Each summer, Glyndebourne Festival, an integral part of the British Season, takes place among the undulating hills of the South Downs in East Sussex offering a rich programme of world-class opera in the beautiful grounds of Glyndebourne house…
In 1934, John Christie and his wife, the soprano Audrey Mildmay, began the tradition of this festival with the bold idea of building an opera house in the their back garden. When the Christies started out, they intended to do “not just the best we can do, but the best that can be done anywhere.” And many would say they succeeded in their aim: today Glyndebourne is one of the world’s most celebrated opera festivals, running throughout the British summer months.
When the theatre was first constructed, it was built to hold around 300 people, and as Glyndebourne grew in fame, so did the capacity of the opera house, which has now quadrupled in size and holds performances around 120 times a year.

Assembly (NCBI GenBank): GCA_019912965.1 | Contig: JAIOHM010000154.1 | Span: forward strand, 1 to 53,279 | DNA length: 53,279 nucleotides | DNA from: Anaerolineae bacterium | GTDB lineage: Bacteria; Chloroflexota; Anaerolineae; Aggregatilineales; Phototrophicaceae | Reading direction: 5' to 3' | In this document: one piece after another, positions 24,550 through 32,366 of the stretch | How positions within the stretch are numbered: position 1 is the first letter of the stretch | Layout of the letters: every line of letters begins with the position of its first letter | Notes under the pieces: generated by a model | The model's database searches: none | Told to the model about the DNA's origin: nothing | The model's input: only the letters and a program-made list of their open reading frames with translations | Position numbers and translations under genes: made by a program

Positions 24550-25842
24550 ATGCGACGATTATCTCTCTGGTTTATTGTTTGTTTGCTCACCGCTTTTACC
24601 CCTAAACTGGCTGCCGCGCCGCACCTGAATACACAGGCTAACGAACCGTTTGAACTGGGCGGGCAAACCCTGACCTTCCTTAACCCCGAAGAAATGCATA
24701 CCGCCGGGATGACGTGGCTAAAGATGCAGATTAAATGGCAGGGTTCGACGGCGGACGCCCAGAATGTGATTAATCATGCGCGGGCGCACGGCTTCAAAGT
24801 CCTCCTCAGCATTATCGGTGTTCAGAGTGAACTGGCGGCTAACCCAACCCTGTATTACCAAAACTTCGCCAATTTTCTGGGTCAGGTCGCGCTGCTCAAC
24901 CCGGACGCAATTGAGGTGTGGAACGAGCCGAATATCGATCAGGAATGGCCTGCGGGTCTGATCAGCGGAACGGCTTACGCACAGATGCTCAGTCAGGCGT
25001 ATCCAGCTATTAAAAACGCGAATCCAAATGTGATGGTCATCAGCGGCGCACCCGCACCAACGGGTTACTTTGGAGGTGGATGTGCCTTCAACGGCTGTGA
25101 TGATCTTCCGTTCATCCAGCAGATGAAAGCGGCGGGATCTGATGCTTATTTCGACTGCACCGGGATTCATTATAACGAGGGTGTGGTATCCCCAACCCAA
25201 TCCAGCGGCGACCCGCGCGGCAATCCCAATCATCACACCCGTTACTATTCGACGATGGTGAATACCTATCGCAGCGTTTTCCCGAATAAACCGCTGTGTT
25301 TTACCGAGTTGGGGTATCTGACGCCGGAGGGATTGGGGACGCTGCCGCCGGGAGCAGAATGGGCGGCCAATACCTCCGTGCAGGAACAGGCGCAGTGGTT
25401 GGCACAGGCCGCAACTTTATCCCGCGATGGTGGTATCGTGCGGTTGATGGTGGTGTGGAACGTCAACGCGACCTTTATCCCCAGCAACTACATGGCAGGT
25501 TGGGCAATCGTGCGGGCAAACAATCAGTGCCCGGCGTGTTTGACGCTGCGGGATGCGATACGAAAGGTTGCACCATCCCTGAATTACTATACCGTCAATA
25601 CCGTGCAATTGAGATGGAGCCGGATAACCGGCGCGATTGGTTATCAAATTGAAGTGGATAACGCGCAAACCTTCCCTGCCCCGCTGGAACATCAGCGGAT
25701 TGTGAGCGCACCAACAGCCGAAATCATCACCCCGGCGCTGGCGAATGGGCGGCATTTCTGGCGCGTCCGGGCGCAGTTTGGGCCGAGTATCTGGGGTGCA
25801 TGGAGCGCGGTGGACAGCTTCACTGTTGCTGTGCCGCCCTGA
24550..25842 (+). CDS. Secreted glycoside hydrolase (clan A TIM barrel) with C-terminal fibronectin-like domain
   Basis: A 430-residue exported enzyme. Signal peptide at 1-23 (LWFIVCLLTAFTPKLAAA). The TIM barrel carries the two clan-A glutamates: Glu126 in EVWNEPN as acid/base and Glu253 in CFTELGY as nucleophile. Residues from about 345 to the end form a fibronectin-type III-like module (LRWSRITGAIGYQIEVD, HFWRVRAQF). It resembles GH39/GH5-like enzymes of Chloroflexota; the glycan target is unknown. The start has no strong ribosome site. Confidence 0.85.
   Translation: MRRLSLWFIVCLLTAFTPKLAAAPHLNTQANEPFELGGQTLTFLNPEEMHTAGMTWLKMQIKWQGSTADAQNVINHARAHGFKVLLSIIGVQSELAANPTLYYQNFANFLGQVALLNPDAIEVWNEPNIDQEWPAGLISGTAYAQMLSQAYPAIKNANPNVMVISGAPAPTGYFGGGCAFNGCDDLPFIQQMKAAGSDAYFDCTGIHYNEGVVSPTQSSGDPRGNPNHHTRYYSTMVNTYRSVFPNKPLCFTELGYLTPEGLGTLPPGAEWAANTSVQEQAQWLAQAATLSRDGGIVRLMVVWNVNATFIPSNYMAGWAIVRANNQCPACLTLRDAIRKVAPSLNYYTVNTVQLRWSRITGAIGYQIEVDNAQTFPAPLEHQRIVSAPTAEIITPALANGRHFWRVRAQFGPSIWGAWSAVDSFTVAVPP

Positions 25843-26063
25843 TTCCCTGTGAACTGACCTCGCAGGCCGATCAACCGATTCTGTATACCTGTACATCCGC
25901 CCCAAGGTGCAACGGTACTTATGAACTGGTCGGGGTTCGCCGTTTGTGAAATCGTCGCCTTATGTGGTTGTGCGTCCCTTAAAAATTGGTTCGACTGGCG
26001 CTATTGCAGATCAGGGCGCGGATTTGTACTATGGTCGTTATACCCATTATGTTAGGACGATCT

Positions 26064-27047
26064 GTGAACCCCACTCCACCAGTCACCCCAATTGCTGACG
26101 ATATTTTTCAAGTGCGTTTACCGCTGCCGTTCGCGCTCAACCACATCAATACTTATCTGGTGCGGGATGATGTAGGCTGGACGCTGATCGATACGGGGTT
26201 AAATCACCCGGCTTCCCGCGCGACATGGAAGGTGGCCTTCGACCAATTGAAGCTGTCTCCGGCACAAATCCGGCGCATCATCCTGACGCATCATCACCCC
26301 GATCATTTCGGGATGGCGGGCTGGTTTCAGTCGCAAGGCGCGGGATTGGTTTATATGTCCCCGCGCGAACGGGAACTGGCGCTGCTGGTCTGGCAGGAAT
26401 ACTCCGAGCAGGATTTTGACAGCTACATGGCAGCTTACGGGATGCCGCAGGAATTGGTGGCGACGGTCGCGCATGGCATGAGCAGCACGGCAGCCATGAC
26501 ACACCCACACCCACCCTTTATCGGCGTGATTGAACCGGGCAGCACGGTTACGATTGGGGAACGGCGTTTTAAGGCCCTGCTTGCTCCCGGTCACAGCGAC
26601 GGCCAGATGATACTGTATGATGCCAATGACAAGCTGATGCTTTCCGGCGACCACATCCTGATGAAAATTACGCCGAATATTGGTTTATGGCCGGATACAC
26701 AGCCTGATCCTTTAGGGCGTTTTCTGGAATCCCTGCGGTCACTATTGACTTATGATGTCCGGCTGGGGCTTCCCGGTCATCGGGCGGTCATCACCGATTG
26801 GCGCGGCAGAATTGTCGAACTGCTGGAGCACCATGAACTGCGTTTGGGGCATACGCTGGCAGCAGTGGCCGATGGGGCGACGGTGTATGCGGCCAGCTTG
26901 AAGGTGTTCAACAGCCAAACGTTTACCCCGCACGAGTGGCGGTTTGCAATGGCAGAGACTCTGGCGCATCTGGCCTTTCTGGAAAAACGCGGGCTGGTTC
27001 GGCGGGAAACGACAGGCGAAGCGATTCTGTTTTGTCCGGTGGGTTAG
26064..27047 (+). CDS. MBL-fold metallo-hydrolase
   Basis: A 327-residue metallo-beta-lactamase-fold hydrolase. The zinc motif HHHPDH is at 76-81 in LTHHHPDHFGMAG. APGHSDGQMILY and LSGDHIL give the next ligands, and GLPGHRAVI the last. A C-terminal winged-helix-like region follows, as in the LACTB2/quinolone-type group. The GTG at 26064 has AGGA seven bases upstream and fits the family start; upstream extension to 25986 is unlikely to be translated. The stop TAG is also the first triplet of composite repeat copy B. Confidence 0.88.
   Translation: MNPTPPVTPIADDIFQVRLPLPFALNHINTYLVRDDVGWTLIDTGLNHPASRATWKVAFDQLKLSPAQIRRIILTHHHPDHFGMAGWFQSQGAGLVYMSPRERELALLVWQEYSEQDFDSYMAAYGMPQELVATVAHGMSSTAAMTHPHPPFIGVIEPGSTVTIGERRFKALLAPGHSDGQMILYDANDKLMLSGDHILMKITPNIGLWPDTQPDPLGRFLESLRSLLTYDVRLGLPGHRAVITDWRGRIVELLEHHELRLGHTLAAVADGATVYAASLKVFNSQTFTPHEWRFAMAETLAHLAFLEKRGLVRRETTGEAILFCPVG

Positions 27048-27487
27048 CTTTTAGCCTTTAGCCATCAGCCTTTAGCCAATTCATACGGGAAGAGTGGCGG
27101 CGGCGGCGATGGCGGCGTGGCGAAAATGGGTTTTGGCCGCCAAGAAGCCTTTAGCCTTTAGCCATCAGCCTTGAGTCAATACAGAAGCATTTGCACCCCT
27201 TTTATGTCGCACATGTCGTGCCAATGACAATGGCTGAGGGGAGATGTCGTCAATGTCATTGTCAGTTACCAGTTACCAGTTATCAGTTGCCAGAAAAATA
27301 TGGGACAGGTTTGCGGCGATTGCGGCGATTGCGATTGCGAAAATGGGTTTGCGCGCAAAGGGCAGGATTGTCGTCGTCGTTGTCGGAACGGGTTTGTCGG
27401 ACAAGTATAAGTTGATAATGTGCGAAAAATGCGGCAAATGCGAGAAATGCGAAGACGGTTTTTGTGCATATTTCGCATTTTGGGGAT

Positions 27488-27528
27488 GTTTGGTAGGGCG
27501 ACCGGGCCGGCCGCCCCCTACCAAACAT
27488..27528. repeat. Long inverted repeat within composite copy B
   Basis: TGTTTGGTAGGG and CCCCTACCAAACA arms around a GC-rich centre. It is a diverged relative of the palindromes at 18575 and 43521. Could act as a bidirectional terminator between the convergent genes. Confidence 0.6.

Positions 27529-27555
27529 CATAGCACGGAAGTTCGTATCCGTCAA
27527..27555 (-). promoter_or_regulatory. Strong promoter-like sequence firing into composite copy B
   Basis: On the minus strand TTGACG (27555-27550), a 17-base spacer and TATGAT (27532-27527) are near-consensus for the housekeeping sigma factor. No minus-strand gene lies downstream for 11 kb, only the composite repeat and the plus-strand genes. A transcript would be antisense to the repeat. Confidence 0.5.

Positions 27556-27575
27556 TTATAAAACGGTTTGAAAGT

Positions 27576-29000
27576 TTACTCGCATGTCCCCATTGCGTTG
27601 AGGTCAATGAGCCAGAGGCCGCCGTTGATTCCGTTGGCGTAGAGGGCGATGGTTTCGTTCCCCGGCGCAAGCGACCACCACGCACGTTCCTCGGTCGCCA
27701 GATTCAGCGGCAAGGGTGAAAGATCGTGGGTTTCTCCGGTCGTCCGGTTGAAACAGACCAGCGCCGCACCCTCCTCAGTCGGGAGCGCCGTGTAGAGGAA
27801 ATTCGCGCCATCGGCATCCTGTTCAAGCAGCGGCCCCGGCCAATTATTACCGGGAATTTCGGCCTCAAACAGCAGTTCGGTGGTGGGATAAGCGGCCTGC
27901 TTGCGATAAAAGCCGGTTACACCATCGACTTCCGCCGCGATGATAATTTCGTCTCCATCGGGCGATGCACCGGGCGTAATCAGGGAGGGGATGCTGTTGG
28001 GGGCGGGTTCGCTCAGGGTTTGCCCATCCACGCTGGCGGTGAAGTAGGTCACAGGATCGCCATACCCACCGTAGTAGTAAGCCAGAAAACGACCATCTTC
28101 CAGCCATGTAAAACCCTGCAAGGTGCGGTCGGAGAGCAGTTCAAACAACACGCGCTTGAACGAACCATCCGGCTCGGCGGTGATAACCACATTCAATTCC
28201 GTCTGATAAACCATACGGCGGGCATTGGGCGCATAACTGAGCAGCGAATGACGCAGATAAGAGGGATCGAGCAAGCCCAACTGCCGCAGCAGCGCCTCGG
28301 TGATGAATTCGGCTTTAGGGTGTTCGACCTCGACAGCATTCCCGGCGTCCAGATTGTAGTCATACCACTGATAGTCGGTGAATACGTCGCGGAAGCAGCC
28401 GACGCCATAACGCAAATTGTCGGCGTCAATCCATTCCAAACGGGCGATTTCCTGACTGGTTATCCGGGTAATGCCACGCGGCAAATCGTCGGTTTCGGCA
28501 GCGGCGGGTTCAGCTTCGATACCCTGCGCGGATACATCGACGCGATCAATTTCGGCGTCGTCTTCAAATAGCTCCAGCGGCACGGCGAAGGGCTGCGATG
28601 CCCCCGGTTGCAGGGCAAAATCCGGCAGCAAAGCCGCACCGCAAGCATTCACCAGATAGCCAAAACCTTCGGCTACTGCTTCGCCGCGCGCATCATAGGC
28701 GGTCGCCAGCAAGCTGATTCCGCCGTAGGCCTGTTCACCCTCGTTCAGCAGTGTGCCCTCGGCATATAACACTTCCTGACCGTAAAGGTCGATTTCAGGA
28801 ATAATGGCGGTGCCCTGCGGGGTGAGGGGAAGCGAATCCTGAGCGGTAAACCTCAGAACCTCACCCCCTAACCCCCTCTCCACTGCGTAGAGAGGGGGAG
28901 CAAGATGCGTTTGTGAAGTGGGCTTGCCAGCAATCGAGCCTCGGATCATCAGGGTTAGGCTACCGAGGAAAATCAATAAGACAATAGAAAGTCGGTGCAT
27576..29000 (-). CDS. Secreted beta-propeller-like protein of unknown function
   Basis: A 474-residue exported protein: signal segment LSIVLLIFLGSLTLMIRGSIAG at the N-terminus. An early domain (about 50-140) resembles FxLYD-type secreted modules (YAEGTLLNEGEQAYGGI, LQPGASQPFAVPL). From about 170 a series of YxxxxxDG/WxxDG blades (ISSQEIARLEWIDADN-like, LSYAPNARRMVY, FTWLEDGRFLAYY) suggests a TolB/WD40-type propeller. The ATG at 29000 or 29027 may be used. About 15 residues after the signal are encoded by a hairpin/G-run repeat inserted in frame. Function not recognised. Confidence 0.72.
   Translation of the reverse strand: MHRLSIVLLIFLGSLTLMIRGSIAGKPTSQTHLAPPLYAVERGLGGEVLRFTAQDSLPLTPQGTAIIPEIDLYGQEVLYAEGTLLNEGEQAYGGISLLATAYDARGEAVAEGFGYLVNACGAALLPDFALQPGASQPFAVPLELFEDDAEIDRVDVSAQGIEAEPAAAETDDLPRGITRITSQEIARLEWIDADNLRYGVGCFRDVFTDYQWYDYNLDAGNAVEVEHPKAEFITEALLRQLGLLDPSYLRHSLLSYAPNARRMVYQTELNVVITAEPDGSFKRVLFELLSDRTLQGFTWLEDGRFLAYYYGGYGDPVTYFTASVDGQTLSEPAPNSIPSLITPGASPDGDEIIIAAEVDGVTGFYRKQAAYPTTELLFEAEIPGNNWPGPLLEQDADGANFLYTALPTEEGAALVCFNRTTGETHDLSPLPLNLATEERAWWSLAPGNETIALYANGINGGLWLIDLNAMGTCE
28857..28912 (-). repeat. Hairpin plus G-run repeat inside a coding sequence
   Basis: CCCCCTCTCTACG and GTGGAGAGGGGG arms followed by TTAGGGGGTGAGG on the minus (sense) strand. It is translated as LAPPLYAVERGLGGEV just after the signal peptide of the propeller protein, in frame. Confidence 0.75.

Currently, the Glyndebourne brand has expanded too, stretching to a tour, an education programme, and a library of productions. Performances here are replicated and screened around in the world, from Tokyo to New York.
However, Glyndebourne has stayed in the family, handed down through the generations to Gus Christie, the grandson of John Christie, who, like his grandfather, married an operatic soprano: Danielle de Niese.
This year, to mark the 400th anniversary of Shakespeare’s death, Béatrice et Benedict by Hector Berlioz runs from 23 July to 27 August, while Benjamin Britten’s A Midsummer Night’s Dream runs from 11 to 28 August, though there is only limited availability tickets for the latter.
But, of course, it’s not just about the opera, as Arnhel de Serra’s photographs show: Glyndebourne is also about donning evening dress and packing a delicious picnic for the 90-minute interval – look out for candlesticks, glasswear and champagne. Cheers!
Words: Khusrau Islam